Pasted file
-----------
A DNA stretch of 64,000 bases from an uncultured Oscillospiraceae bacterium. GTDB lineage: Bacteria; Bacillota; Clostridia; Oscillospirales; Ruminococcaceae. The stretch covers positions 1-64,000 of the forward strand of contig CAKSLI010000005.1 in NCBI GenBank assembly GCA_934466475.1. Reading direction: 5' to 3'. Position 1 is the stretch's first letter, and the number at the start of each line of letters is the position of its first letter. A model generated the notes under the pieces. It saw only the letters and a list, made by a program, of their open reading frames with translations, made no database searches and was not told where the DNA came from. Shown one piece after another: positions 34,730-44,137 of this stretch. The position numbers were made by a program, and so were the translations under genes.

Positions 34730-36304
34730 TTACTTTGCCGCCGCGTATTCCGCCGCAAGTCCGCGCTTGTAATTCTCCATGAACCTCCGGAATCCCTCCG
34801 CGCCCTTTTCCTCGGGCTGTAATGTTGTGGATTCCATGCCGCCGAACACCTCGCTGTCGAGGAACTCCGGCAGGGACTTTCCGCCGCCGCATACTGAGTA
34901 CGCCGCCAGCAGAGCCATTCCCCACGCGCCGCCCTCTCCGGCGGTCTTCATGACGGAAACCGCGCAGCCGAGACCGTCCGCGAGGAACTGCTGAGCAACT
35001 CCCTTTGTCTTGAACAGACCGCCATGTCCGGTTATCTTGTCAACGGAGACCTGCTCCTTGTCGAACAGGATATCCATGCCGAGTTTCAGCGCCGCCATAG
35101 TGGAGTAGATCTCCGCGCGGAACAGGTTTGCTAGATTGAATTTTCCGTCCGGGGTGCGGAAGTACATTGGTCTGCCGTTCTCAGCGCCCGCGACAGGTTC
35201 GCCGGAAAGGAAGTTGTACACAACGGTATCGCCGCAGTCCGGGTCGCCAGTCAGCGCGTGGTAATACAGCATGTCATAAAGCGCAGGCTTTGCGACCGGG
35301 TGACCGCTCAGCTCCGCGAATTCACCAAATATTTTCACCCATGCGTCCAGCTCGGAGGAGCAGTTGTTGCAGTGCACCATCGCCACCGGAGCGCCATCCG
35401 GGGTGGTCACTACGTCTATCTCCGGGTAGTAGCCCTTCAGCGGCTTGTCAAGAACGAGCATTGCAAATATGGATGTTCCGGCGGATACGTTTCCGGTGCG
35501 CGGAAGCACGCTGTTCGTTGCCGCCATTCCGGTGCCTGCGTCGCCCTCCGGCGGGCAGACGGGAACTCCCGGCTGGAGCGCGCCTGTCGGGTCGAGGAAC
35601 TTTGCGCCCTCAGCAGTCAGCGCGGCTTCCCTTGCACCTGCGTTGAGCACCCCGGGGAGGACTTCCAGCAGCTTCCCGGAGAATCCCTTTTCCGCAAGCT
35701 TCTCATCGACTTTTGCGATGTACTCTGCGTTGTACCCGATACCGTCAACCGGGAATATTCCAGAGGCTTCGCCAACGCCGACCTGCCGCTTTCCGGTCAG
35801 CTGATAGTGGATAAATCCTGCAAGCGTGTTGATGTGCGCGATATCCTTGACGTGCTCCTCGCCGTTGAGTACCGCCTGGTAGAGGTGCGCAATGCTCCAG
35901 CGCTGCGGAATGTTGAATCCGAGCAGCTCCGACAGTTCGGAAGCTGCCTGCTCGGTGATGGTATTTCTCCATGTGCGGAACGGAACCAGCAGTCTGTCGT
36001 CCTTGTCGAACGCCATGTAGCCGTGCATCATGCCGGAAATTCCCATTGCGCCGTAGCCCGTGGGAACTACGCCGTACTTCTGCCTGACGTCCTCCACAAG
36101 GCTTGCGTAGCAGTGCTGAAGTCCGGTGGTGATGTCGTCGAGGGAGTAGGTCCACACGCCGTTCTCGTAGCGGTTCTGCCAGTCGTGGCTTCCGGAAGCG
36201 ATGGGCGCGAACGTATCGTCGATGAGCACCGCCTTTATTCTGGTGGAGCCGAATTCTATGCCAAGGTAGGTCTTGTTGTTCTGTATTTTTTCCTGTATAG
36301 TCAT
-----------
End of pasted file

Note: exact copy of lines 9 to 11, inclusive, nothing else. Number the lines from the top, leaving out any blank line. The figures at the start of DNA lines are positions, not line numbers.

35301 TGACCGCTCAGCTCCGCGAATTCACCAAATATTTTCACCCATGCGTCCAGCTCGGAGGAGCAGTTGTTGCAGTGCACCATCGCCACCGGAGCGCCATCCG
35401 GGGTGGTCACTACGTCTATCTCCGGGTAGTAGCCCTTCAGCGGCTTGTCAAGAACGAGCATTGCAAATATGGATGTTCCGGCGGATACGTTTCCGGTGCG
35501 CGGAAGCACGCTGTTCGTTGCCGCCATTCCGGTGCCTGCGTCGCCCTCCGGCGGGCAGACGGGAACTCCCGGCTGGAGCGCGCCTGTCGGGTCGAGGAAC